Landscape Painting in Scotland

Travel through the scenic paintings and learn about the artists that helped to define the perception of Scotland

Discovering Scotland

In the 18th century artists began to approach the landscape with a new romantic feeling. This was part of a wider cultural drive to celebrate and ‘discover’ Scotland.

The Falls of Clyde (Corra Linn) (Probably 1771) by Jacob MoreNational Galleries Scotland: National

Writers and poets contributed to the emergence of Scotland’s national identity. Landscape painting helped to define the perception of Scotland, which is in an artistic accomplishment the nation can be proud of.

Edinburgh from the West (About 1745) by James Norie seniorNational Galleries Scotland: National

Before then, most examinations of landscape painting revolved around the work of individual artists. The principal figures were James Norie and his two sons, who produced topographical paintings of specific places that combined classical idealism with a more Scottish ‘realism’.

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Landscape had become a subject in its own right, and by the mid-century, a number of well established landscape painters had emerged. including Jacob More and Alexander Nasmyth

Fast Castle from below (About 1824) by Rev. John ThomsonNational Galleries Scotland: National

By the early 19th century, images of the landscape emerged that created the view of Scotland as a dramatic wilderness. Artists such as John Thomson and Horatio McCulloch painted recognisable places, but imbued them with drama: rocky cliffs, stormy waters and crumbling castles contributed to the romantic vision of Scotland.

Glencoe, Argyllshire (About 1825) by Horatio McCullochNational Galleries Scotland: National

Artists, writers and tourists were drawn to the Scottish landscape by the writings of the celebrated author Sir Walter Scott. His atmospheric descriptions of the countryside, particularly the Highlands, had a celebratory and patriotic zeal. 

Landscape with Tourists at Loch Katrine (About 1815-20) by John KnoxNational Galleries Scotland: National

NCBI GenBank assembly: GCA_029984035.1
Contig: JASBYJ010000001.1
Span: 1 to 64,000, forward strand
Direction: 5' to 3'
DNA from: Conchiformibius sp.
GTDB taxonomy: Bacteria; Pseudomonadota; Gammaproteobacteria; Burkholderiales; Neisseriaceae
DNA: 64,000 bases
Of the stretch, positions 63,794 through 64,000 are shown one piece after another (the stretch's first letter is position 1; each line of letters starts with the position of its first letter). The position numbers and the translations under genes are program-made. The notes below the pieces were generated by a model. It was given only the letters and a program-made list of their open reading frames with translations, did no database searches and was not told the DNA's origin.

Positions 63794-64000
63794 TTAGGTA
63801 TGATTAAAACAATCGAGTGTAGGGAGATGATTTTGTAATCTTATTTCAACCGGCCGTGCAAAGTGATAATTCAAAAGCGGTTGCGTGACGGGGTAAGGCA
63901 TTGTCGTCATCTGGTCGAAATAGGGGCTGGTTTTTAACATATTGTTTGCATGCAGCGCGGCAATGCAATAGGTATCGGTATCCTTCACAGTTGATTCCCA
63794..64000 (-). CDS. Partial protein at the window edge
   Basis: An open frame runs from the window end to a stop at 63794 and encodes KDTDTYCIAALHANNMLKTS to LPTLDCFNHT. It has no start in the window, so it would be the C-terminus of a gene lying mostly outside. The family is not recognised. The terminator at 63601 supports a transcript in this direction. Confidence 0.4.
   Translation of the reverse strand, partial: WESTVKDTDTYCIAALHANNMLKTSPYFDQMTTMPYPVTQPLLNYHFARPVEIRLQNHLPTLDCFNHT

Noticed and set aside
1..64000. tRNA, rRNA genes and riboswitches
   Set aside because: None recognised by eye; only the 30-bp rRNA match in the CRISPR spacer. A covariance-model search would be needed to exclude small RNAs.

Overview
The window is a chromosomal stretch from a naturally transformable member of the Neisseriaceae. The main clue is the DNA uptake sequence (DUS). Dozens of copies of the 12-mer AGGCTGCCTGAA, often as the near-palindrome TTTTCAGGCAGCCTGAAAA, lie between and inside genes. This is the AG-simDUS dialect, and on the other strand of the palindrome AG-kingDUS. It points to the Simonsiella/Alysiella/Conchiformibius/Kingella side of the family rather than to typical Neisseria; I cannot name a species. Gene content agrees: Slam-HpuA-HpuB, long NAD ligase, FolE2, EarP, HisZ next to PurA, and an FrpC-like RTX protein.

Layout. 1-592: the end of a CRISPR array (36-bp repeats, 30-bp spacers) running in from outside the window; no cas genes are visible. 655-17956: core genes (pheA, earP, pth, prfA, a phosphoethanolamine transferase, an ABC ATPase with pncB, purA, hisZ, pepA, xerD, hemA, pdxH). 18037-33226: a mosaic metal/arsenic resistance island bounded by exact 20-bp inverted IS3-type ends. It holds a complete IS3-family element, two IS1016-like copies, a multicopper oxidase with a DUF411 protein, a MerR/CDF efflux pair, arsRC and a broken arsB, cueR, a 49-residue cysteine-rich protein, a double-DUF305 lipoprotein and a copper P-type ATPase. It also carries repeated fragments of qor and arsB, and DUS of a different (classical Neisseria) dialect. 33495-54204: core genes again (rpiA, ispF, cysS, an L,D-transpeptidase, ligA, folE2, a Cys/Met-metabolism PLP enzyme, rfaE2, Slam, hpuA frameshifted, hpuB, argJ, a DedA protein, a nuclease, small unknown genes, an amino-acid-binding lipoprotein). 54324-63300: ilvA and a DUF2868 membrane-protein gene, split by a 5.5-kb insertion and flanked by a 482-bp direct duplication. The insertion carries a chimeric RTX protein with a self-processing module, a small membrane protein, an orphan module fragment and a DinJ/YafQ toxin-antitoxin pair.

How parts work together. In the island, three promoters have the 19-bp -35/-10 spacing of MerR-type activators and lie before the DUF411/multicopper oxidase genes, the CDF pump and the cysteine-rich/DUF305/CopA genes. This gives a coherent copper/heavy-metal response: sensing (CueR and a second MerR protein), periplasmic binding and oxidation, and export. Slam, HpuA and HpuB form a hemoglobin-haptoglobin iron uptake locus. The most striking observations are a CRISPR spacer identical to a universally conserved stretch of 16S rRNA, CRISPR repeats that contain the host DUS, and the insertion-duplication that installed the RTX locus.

John Knox’s work is a prime example of Scott’s influence. 

Entrance to the Cuiraing, Skye (1873) by Waller Hugh PatonNational Galleries Scotland: National

By the later 19th century, grandiose views of castles, lochs and glens were beginning to seem outmoded. A new generation of artists such as Robert Herdman, and Waller Hugh Paton, were absorbing the growing influence of the Pre-Raphaelites. Truthful observation of nature and more humble subjects such as villages and crofts were their aim. 

Inspired by their French counterparts, the late 19th century saw a new spirit of naturalism among Scottish artists, who turned their back on studio painting and began to work outside.

Perhaps the greatest Scottish exponent of outdoor painting was William McTaggart. His work has often been compared with the French Impressionists, but his influences were varied and included the work of the Dutch Hague School, and the dramatic landscapes of John Constable and JMW Turner.

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The foreground figures help establish the scale of this awe inspiring view over the remote Loch Coruisk. Turner skilfully conveys the powerful grandeur of the scene on a small sheet of paper, drawing on his memory and the pencil sketches he made after the spectacular climb from the loch-shore. 

Pastoral (1885) by Sir James GuthrieNational Galleries Scotland: National

The impact of French and Dutch landscape painting in Scotland was most obvious in the work of the Glasgow Boys, such as James Guthrie and William York Macgregor, and later the artists collectively known as the Scottish Colourists, who adopted the brilliant colouring of French post-Impressionists and applied it to Scotland. 

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The strong Scottish tradition of landscape painting carried on throughout the 20th century. A growing awareness of wider British and European movements naturally affected Scottish artists. Abstraction and Surrealism made an impact on the work of William McCance, William Johnstone and Edward Baird. Artists such as James Cowie and James McIntosh Patrick used a similar, hard-edged though more naturalistic style.

More generally, the predominant trend in Scottish landscape painting up to the mid-20th century and beyond is typified by the work of William Gillies and John Maxwell, whose faithful portrayal of the Scottish landscape was stimulated by modernist continental painting, but never subservient to it. This trend carried on into the post-1945 period, notably in the work of Joan Eardley and other artists such as John Houston. Both understood the possibilities offered by abstract art, without abandoning a truthfulness to their original subject matter.

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